If character is indeed king, then Danny Rand and his rich wealth of side characters and backstory are the crown and the entire kingdom. Kaare Kyle Andrews proved himself a wildly talented writer/artist combo on books such as Spider-Man: Reign, but it is his work on Iron Fist: The Living Weapon that will establish him as an industry titan in the coming future. It is one thing to deliver a hard-hitting action story that is visually exciting as well as inventive within the medium, but it is quite another to couple this visual storytelling with a genuine understanding of a lead character plus the will to tell a compelling and rich story that never overwhelms its audience with lore or grittiness. Character matters and, fortunately for the Danny Rand Fan Club, Marvel and their creatives seem to really get that.

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8.0
Iron Man (2012) #18

Nov 12, 2013

After a shaky, but entertaining first year on the title it seems that Kieron Gillen is finally fully committing to the superhero sci-fi aspects of the title and we are it seems, just based on the ideas presented to us in this fast paced and ambitious issue that builds, quite exponentially on the already wildly idea heavy arcs before it, constantly shifting what we thought we knew about the world of Tony Stark, while moving us, as readers, forward on a bullet train of super science and unconventional superhero storytelling. This is Gillen given the keys to a kingdom and running wild, just like he did during Uncanny X-Men. He once described his writing for Marvel as "taking an established character or team and keeping it afloat in the best way possible, while maintaining my voice." Now, with Iron Man, Gillen has completely made imbued the world of Iron Man with his distinct stamp and set the title to flying once again.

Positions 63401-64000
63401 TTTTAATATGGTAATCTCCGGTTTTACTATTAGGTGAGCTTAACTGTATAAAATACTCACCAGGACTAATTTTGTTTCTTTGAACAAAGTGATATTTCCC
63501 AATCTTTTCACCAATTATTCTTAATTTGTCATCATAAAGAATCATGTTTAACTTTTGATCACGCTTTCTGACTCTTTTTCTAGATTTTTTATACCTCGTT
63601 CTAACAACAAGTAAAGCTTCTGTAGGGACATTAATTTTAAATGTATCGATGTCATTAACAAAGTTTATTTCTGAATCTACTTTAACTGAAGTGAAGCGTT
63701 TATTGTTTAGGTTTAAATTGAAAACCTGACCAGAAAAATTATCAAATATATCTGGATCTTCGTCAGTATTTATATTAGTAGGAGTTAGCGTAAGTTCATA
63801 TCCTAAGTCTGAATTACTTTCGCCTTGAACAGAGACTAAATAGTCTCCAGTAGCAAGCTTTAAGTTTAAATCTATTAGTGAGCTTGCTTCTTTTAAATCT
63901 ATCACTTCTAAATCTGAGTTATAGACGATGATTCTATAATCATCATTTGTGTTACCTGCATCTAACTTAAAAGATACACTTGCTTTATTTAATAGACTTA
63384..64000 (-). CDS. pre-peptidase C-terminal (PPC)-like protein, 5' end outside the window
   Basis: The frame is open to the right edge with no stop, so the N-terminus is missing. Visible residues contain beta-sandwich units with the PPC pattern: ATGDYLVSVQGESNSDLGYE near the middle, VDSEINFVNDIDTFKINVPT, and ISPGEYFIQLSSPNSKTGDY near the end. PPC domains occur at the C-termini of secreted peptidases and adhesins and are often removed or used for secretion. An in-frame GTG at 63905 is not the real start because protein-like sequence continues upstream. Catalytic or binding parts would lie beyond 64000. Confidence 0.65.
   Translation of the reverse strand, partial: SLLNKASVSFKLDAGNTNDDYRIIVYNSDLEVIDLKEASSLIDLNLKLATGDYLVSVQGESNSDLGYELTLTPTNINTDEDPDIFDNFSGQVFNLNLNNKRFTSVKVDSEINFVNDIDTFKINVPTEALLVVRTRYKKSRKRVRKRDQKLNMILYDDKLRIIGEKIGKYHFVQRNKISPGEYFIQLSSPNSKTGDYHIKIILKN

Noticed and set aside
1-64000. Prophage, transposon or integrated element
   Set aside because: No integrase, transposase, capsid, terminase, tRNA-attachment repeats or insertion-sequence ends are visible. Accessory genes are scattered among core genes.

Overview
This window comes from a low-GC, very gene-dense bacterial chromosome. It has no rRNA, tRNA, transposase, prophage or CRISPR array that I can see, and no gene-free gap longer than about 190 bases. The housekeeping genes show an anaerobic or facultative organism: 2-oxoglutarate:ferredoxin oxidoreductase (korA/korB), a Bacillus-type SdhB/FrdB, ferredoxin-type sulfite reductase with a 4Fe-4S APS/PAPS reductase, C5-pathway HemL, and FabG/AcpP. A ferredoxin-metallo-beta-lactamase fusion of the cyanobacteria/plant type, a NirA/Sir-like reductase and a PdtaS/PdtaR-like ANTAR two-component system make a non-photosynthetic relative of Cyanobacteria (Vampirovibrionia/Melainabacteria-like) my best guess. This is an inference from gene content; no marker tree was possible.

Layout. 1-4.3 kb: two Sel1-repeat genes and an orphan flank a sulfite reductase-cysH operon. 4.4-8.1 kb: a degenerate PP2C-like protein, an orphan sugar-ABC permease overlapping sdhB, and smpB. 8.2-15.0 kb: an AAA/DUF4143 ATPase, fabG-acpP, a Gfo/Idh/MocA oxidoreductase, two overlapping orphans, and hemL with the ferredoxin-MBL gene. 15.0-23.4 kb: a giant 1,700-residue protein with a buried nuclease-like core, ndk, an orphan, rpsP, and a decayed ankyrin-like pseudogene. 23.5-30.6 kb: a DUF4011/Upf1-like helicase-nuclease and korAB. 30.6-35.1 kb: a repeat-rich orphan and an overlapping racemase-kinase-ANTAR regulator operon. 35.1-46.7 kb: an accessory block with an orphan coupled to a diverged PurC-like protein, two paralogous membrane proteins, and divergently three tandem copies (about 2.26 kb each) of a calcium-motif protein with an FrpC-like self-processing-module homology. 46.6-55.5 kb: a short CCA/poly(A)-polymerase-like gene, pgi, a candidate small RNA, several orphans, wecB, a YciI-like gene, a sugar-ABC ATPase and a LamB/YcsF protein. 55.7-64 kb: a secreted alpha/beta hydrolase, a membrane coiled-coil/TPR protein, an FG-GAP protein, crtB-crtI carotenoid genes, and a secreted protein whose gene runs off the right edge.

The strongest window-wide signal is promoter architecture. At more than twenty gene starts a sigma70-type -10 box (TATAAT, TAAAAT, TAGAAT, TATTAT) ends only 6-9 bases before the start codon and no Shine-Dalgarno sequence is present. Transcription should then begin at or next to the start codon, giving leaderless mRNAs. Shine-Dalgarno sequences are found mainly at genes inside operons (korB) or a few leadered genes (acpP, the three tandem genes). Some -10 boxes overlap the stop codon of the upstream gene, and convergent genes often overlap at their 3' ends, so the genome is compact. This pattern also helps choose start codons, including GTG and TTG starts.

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8.0
Iron Man (2012) #23.NOW

Mar 20, 2014

Tony Stark has always been a man of science, but now he's facing an foe that transcends mere human technology and is unlike anything he's faced before, finally giving this new volume of Iron Man an interesting, fresh new direction.

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8.0
Ivar, Timewalker #2

Feb 17, 2015

Ivar, Timewalker #2 has a lot going for it to only be two issues into its run. It is already juggling several heady science fiction ideas while presenting two compelling leads as well as being more than a bit cheeky. Beyond the amazing elevator pitch that is this book, I see Ivar, Timewalker becoming a major feather in Valiant Comics' cap, standing tall aside titles like Archer and Armstrong and The Valiant. It isn't very often that we get science fiction in comics that isn't afraid to poke fun at itself and present its leads as fleshed out human beings instead of exposition machines. Ivar, Timewalker #2 does all of these things while never losing the momentum that it gained with its debut issue, choosing instead to build on it while still developing its own unique voice. Time travelers and their tales are a dime a dozen, but Ivar, Timewalker is one of a kind.

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10
James Bond #1

Nov 3, 2015